Some 385 detainees are being held at Guantánamo Bay and many have been in US custody for more than five years without charge. US officials say under the law of war and the MCA they can be held indefinitely as enemy combatants.

It is unclear how the court might have ruled had it accepted and heard the cases. Since the Rasul decision, two justices have left the court and been replaced by new justices appointed by President Bush. They include Chief Justice John Roberts and Associate Justice Samuel Alito.

Lawyers for the detainees said that Congress overstepped its authority when it attempted in the MCA to strip federal court jurisdiction to hear detainee cases.

The Constitution says that the right to habeas corpus review "shall not be suspended, unless when in cases of rebellion or invasion the public safety may require it."

Banning federal court review of detainee cases is the equivalent of suspending habeas review, detainee lawyers said. But the US is not facing a rebellion or an invasion, they said.

Government lawyers countered that detainees at Guantánamo do not have a constitutionally protected right to habeas corpus. The Supreme Court recognized a potential statutory right to habeas in its Rasul decision, not a constitutional right, said US Solicitor General Paul Clement in his brief to the court.

But since the 2004 Rasul decision, Congress has amended the habeas statute to withdraw federal court jurisdiction. In its place the Defense Department and Congress established a military review and appeals procedure.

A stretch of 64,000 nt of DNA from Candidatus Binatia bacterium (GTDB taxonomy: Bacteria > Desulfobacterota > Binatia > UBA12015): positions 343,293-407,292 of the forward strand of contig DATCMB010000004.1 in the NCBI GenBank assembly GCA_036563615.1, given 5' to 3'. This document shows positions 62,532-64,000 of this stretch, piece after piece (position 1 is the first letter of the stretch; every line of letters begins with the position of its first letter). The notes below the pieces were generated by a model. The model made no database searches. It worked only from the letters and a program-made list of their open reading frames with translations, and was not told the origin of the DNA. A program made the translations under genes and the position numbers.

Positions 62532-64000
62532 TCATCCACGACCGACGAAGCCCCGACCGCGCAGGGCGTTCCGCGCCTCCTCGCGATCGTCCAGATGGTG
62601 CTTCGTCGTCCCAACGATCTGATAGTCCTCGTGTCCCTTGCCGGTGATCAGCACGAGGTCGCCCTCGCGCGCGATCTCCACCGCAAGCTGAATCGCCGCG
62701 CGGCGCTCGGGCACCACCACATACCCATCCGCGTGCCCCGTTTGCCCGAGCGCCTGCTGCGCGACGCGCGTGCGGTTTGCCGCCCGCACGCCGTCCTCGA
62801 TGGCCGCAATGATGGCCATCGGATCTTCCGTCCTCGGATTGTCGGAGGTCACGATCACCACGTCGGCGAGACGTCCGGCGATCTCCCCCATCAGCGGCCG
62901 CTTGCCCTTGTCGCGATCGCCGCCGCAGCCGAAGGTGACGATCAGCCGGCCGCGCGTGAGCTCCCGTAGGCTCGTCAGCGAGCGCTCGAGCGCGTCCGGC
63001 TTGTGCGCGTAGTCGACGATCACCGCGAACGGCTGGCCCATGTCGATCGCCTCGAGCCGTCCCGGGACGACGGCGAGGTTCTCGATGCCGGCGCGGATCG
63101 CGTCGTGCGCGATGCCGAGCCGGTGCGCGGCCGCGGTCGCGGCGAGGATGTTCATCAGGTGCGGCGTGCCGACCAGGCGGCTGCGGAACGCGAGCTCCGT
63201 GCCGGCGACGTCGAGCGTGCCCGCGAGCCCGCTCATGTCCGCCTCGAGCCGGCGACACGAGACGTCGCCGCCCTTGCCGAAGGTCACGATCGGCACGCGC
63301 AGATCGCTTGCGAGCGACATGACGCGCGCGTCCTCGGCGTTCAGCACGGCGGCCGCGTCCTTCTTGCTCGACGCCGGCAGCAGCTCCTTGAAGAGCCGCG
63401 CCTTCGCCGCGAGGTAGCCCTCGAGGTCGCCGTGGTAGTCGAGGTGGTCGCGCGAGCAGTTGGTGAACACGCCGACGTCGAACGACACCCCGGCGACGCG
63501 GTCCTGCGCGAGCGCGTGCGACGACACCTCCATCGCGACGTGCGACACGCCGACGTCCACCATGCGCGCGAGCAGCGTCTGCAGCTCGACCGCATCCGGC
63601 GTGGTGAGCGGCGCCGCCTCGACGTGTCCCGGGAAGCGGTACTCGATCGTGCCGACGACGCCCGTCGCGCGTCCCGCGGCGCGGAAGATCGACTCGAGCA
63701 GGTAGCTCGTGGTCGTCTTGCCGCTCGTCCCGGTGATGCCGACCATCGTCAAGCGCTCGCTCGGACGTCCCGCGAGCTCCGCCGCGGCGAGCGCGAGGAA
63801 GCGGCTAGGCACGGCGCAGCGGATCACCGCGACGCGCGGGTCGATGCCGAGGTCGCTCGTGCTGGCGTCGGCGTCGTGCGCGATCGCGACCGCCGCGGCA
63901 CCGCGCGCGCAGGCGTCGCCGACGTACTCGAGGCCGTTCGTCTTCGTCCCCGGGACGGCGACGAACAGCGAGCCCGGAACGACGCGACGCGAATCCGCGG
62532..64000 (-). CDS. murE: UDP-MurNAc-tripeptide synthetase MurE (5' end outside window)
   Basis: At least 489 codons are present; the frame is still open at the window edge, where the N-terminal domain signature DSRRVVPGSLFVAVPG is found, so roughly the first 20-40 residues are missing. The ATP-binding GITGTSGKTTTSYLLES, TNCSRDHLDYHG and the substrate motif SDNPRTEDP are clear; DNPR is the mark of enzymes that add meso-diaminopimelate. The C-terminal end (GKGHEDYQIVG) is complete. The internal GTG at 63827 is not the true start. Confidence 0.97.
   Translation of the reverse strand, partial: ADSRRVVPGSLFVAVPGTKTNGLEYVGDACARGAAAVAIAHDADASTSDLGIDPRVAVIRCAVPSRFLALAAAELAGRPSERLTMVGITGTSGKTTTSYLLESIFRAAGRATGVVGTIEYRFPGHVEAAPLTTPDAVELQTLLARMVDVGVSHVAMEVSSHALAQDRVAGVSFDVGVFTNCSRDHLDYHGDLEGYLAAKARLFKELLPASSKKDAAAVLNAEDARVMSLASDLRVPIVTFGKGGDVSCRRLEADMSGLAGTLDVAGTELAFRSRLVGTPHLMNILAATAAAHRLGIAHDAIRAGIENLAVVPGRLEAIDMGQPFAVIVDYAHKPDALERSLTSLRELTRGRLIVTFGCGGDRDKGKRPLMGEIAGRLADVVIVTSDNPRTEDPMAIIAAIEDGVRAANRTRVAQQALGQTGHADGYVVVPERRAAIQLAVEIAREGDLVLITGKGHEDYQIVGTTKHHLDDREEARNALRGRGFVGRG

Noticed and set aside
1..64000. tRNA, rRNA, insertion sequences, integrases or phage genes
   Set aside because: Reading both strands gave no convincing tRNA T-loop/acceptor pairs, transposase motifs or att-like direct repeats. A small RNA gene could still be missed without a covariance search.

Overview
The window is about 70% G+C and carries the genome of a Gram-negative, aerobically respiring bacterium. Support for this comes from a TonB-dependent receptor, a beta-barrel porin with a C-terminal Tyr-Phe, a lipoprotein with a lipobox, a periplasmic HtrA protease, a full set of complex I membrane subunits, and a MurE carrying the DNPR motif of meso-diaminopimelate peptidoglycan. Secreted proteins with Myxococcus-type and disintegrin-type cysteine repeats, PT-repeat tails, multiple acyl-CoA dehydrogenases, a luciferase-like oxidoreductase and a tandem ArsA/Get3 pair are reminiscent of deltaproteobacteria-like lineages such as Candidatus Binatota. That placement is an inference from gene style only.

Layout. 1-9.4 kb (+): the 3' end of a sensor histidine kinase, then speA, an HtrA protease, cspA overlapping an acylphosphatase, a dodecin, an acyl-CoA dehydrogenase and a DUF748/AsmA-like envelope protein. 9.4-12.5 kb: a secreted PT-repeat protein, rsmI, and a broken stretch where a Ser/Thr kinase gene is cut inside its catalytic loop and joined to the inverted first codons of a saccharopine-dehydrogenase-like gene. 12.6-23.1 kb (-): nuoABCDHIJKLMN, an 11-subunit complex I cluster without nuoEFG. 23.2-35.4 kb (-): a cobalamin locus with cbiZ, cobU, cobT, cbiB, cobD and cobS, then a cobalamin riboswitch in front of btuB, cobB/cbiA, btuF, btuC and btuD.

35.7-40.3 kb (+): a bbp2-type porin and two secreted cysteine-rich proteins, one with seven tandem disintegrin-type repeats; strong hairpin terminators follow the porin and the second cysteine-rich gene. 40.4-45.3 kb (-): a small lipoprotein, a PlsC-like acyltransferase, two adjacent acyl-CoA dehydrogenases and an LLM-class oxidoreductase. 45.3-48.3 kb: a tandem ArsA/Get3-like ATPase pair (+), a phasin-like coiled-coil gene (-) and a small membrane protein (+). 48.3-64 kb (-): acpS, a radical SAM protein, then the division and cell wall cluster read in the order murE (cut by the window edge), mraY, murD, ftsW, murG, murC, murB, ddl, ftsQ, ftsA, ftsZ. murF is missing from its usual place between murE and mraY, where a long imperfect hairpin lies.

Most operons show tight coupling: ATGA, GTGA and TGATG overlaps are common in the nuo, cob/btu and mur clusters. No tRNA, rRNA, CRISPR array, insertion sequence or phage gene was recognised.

The new procedure provides detainees a legal mechanism to challenge their detention both at Guantánamo and in federal court in the US that fully satisfies the habeas requirements, Mr. Clement said. Under Pentagon rules, detainees are brought before a panel of military officers called a combat status review tribunal (CSRT). The detainee is permitted to present any information that he is innocent and being wrongly held. The panel then weighs that information against evidence presented by the government justifying the individual's detention as an enemy combatant.

Such CSRT reviews must be conducted for each of the detainees at Guantánamo. Any final decision by a CSRT panel can be appealed to the federal appeals court in Washington.

Recent highly publicized statements by alleged 9/11 mastermind Khalid Sheikh Mohammed were made during his CSRT hearing on March 10.

Although Mr. Mohammed admitted many of the charges against him, he nonetheless told the panel that many other detainees at Guantánamo had no connection to Al Qaeda, terrorism, or hostilities against the US. He said they had been wrongly arrested and were being wrongly detained.

Lawyers for the detainees have been making a similar argument for more than four years.

"The government claims an immense power unprecedented in our history: to imprison foreign nationals, without bringing criminal charges or providing fair process, for an indefinite period," writes former US Solicitor General and Washington lawyer Seth Waxman in his brief filed on behalf of detainee Lakhdar Boumediene and others. "It is difficult to imagine a public controversy more in need of this court's guidance."

Mr. Boumediene is one of six Algerian immigrants to Bosnia arrested as terror suspects in 2001 by Bosnian authorities. The arrests came at the urging of the US. After an investigation, Bosnia's supreme court ordered the six released because of a lack of evidence of involvement in terrorism.

The six were released, but were then turned over to the US and flown to Guantánamo Bay where they have been held since January 2002.

Mr. Wilner represents Fawzi Al Odah, a Kuwaiti, and 38 other prisoners at Guantánamo, all of whom say they never engaged in combat against the US and are innocent of wrongdoing.

All 45 of the detainees in the two appeals were asking for the same remedy. They want a hearing before a neutral judge to decide the legality of their detention.